Although the fan scallop is a feature commonly found on collectible American cut glass, it has not received much attention. Nevertheless, it is a subject worth looking at in some detail, not least because it can sometimes provide clues that can be used to date an object, at least approximately.

Three main types, or styles, of fan scallop can be considered. One, which is called “earlier” here, was well-established on British and Irish cut glass by c1825. This early fan-scallopstyle was formed by a series of miter cuts — the fan’s ribs — diverging toward the object’s rim-scallop, intersecting it, and forming serrations (“teeth”). That is, any two adjacent miter cuts formed one of the scallop’s serrations. Although it is not easy to describe this fan scallop in words, it is effectively shown by the following drawing which illustrates a pair of typical fan scallops as found on Anglo-Irish cut glass during the mid-nineteenth century (Warren 1981, p. 243): 




During the early years of the American brilliant period this type of fan scallop was widely used, with the pointed serrations shown above giving way to more rounded “American teeth.”  Below, on the left, is an example taken from a section of a punch bowl cut in the Richmond pattern by the J. D. Bergen Company (note 1): 


rim5a rim17rim19


This particular example shows small flat areas at the ribs’ ends; some cutting shops would have “rounded” these areas. The date of this catalog-entry, 1893, is near the end of the period when this style of fan scallop was used. It had begun to be replaced by an entirely different style as early as the late 1880s. In this later, or regular, fan-scallop style the fan’s ribs donot form the scallop’s serrations; they are independent of them. Each rib is usually contained within a single serration, as shown by the illustration above, on the right, which has been taken from the same Bergen catalog as the preceeding example. The pattern is called Columbia (no. 761 dessert plates in this pattern are shown in Swan 1986, p. 212). This design, incidentally, owes a great deal to Hawkes’ Chrysanthemum. The example shown here has an uncut area just below the bowl’s rim. On some examples of this style the uncut areas are wider, but on others the area is reduced to practically zero, with the tip of each miter cut enclosed within a serration, making the repair of any damaged serration difficult if not impossible.

RULE: In the later, or regular, style of fan scallop the total number of serrations (rounded “teeth” plus the sharp “teeth” that form the “shoulders” of the two adjacent notches) will always equal the number of ribs contained in the fan. The number of ribs is almost always an odd number; hence, the total number of serrations will also be an odd number (note 2).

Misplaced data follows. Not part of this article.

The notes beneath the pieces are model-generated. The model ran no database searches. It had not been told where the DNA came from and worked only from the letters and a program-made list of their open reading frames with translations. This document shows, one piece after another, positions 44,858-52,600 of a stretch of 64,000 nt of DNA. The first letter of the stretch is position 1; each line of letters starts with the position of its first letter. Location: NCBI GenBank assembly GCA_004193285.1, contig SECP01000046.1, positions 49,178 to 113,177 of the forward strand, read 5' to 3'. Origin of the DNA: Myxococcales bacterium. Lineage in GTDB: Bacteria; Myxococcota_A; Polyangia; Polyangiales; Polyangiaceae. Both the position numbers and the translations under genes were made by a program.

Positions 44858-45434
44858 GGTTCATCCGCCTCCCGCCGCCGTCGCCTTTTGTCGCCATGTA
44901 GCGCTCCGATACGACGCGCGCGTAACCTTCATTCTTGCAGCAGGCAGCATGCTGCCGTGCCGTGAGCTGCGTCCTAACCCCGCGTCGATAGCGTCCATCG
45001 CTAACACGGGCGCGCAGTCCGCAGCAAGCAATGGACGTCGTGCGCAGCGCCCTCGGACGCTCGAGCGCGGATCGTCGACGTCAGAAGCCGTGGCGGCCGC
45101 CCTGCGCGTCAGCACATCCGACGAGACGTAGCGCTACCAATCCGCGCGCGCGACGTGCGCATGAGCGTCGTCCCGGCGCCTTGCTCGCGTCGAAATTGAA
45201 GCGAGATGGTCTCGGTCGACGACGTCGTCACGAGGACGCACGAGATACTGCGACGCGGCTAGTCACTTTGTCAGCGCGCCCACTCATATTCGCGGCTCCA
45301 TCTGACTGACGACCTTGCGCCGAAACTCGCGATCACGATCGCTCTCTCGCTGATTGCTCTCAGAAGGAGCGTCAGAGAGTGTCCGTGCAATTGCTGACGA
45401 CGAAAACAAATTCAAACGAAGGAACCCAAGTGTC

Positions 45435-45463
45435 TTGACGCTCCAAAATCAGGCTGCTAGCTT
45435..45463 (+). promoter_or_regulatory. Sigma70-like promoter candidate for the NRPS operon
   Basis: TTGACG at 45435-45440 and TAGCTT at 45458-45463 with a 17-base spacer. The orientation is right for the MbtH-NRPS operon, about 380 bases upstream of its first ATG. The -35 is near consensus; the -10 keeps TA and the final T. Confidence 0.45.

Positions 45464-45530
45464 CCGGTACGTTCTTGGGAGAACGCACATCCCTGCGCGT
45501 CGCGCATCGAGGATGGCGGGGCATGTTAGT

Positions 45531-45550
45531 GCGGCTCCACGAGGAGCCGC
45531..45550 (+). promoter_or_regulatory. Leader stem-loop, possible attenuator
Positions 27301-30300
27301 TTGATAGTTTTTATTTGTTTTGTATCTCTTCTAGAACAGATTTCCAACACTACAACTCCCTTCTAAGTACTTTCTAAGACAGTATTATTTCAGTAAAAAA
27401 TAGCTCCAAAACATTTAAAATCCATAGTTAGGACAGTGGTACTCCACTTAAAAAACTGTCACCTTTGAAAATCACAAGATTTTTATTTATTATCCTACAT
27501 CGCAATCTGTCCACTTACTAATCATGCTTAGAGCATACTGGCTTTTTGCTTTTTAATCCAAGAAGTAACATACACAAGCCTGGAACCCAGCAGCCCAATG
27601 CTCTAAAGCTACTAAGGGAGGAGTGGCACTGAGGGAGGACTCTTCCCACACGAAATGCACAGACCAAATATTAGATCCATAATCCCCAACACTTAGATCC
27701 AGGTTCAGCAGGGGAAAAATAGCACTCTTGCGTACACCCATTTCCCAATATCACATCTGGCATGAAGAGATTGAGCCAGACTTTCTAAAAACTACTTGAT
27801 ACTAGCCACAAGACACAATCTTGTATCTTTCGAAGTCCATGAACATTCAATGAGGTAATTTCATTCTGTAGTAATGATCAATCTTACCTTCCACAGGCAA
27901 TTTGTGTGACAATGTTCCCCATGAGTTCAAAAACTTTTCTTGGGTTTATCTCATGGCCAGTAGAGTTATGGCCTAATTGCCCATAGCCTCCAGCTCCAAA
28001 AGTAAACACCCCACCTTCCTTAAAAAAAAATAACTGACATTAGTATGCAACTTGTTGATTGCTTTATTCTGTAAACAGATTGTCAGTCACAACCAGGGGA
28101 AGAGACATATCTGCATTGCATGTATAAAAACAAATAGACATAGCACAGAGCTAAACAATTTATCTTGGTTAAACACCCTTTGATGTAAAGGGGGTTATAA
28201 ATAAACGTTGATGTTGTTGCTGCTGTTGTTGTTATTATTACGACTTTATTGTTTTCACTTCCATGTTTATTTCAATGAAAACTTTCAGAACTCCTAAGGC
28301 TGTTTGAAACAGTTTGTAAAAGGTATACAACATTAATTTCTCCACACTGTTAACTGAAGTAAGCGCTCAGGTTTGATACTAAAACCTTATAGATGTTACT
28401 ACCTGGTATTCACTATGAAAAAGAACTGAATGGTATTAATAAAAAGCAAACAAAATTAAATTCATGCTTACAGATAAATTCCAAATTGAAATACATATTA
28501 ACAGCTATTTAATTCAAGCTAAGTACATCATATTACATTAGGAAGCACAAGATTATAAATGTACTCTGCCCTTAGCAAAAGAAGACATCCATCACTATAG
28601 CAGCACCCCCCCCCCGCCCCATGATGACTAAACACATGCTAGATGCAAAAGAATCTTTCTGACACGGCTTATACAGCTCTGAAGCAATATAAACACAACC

By c1895 most cutting shops had adopted the later style of fan scallop. Possibly it was easier to cut than the earlier style. A good example of this change in style is recorded in the composite catalog that has been assembled for C. Dorflinger & Sons (note 3). All of the fan scallops in the first section of this catalog — now dated c1891 instead of c1886 — show the earlier style, with two exceptions: Those items now believed to have been cut by T. G. Hawkes & Company. (They all have the later style of fan scallop, in addition to Hawkes’ U-notch). The other exception is discussed in note 3. The second section of this composite catalog — which has been dated c1895 — has a mixture of the earlier and later styles of fan scallop, but by this date the later style clearly had gained the upper hand.

T. G. Hawkes & Company used a great variety of rims during its 83 years of operation. The firm seems to have settled on the later style of fan scallop well before 1889, when the Brazilian pattern was the first of the patented patterns to use it. The later style also shows up on examples of the Russian pattern (c1885) that have fan-scalloped (star-scalloped in this case) rims. (Star scallops used with the Russian pattern are discussed later in this file.) It is likely that the later style was also used on the non-patented Cobweb pattern — which was in production by 1885 — but photographic evidence is not available. The writer has been unable to find any examples of Hawkes cut glass with fan-scalloped rims cut in the earlier style.

The Libbey Glass Company used the earlier fan-scallop style on articles cut in its Florence pattern (1889), and probably on articles cut in its Victoria pattern (1887) as well, but then the company changed to the later style. (Both of these patterns also used, briefly, a style with smooth fan scallops that is discussed below.) At T. B. Clark & Company, the firm’s “Sea Shells” pattern of 1892 signalled the change. The change seems to have occurred at the Mt. Washington Glass Company about 1893 with the patented Hortensia pattern.

The 1893 catalog issued by L. Straus & Sons (note 4) shows that all of this firm’s fan-scalloped rims were still being cut in the earlier style except for one of the less expensive patterns, Capri, which was patented that year. During the following year, one of four newly-patented patterns is known to have been produced with fan-scalloped rims in the earlier style (Columbus) and one in the later style (Majestic). It is possible that some of the catalog patterns with earlier-styled rims may have been cut at a later date with fan-scalloped rims in the later style, but this is unlikely. At this time companies were anxious to introduce entirely new patterns on a regular basis, rather than recycle old ones. Eighteen ninety-four would seem to be the year when the change-over occurred at L. Straus & Sons.